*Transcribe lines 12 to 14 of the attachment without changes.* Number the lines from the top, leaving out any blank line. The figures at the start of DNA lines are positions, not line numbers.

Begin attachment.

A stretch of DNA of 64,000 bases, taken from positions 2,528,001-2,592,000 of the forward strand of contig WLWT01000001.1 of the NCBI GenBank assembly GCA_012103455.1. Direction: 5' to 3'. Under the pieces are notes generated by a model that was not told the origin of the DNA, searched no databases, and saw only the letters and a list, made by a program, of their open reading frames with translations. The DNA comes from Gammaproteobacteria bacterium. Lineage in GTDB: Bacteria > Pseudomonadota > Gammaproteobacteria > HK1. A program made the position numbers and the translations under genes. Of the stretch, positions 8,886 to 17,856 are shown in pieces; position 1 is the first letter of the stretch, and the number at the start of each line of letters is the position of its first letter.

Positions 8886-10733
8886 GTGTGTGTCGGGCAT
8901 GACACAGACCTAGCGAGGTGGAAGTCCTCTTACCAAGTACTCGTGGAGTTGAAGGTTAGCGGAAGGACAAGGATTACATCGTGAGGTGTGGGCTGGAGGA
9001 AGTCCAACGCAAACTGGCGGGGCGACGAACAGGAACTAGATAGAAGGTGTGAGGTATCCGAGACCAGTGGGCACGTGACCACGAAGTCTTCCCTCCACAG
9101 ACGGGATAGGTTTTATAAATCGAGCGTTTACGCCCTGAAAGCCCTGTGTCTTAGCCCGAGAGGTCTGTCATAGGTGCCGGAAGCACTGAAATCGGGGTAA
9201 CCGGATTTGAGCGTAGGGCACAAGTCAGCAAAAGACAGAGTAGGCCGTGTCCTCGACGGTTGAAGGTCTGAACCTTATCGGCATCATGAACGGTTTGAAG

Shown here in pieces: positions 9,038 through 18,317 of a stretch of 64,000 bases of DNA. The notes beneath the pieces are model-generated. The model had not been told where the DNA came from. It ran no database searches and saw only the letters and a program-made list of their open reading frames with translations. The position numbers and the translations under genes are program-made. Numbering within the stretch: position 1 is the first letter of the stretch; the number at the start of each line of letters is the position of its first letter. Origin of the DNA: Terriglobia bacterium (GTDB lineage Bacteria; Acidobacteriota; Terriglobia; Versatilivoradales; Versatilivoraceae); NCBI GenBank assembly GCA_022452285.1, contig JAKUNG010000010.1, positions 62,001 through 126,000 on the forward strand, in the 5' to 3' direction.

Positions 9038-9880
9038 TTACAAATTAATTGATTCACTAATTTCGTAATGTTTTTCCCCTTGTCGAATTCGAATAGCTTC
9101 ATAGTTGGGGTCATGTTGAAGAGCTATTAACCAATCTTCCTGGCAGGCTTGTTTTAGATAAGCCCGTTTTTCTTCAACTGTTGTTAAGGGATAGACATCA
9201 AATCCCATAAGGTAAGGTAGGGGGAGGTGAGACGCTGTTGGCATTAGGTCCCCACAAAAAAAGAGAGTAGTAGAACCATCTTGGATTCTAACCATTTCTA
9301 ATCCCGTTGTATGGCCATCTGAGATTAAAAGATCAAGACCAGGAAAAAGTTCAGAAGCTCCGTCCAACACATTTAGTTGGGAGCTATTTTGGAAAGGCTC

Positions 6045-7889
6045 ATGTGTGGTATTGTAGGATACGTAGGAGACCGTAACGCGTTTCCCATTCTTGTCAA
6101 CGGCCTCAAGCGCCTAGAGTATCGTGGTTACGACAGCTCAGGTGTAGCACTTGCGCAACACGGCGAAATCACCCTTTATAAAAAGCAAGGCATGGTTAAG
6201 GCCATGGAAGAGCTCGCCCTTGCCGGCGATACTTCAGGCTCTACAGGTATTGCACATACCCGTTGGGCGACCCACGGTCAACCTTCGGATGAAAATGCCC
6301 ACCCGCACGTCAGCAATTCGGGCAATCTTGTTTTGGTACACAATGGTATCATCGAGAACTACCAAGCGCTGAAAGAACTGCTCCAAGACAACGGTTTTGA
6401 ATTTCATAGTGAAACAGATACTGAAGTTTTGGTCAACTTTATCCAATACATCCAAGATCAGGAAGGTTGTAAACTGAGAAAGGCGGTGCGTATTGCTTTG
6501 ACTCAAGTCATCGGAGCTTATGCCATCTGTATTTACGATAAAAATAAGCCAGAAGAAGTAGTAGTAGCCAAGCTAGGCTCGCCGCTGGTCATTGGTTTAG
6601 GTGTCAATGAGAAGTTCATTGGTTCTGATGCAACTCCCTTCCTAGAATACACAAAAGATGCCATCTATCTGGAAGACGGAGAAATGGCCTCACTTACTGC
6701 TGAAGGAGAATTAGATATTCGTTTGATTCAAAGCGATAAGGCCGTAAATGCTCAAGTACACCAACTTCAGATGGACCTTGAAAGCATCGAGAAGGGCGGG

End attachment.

9201 AATCCCATAAGGTAAGGTAGGGGGAGGTGAGACGCTGTTGGCATTAGGTCCCCACAAAAAAAGAGAGTAGTAGAACCATCTTGGATTCTAACCATTTCTA
9301 ATCCCGTTGTATGGCCATCTGAGATTAAAAGATCAAGACCAGGAAAAAGTTCAGAAGCTCCGTCCAACACATTTAGTTGGGAGCTATTTTGGAAAGGCTC

Positions 6045-7889